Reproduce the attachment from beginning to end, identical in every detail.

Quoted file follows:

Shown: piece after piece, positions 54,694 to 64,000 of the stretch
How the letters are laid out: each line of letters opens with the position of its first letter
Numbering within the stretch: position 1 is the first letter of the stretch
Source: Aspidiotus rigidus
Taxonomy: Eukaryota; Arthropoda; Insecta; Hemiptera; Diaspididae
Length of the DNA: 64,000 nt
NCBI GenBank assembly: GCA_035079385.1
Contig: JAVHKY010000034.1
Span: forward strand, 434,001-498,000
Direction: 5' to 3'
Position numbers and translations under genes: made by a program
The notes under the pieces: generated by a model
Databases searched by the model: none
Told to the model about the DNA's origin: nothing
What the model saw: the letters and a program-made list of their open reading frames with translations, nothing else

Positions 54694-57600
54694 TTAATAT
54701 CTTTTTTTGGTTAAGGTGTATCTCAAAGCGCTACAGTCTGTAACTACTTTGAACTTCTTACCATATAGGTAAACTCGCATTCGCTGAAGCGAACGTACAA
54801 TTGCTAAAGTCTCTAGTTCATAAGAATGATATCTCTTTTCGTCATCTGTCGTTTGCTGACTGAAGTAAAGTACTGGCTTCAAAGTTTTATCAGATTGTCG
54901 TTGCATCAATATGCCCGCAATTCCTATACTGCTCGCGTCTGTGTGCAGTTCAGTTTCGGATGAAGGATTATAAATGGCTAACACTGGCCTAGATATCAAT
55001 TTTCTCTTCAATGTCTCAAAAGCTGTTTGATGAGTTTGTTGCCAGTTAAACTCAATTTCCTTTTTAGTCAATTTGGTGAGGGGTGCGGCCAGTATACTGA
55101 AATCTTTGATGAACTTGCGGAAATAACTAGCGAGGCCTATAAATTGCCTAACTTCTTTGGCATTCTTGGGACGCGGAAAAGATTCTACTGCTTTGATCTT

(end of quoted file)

Shown: piece after piece, positions 54,694 to 64,000 of the stretch
How the letters are laid out: each line of letters opens with the position of its first letter
Numbering within the stretch: position 1 is the first letter of the stretch
Source: Aspidiotus rigidus
Taxonomy: Eukaryota; Arthropoda; Insecta; Hemiptera; Diaspididae
Length of the DNA: 64,000 nt
NCBI GenBank assembly: GCA_035079385.1
Contig: JAVHKY010000034.1
Span: forward strand, 434,001-498,000
Direction: 5' to 3'
Position numbers and translations under genes: made by a program
The notes under the pieces: generated by a model
Databases searched by the model: none
Told to the model about the DNA's origin: nothing
What the model saw: the letters and a program-made list of their open reading frames with translations, nothing else

Positions 54694-57600
54694 TTAATAT
54701 CTTTTTTTGGTTAAGGTGTATCTCAAAGCGCTACAGTCTGTAACTACTTTGAACTTCTTACCATATAGGTAAACTCGCATTCGCTGAAGCGAACGTACAA
54801 TTGCTAAAGTCTCTAGTTCATAAGAATGATATCTCTTTTCGTCATCTGTCGTTTGCTGACTGAAGTAAAGTACTGGCTTCAAAGTTTTATCAGATTGTCG
54901 TTGCATCAATATGCCCGCAATTCCTATACTGCTCGCGTCTGTGTGCAGTTCAGTTTCGGATGAAGGATTATAAATGGCTAACACTGGCCTAGATATCAAT
55001 TTTCTCTTCAATGTCTCAAAAGCTGTTTGATGAGTTTGTTGCCAGTTAAACTCAATTTCCTTTTTAGTCAATTTGGTGAGGGGTGCGGCCAGTATACTGA
55101 AATCTTTGATGAACTTGCGGAAATAACTAGCGAGGCCTATAAATTGCCTAACTTCTTTGGCATTCTTGGGACGCGGAAAAGATTCTACTGCTTTGATCTT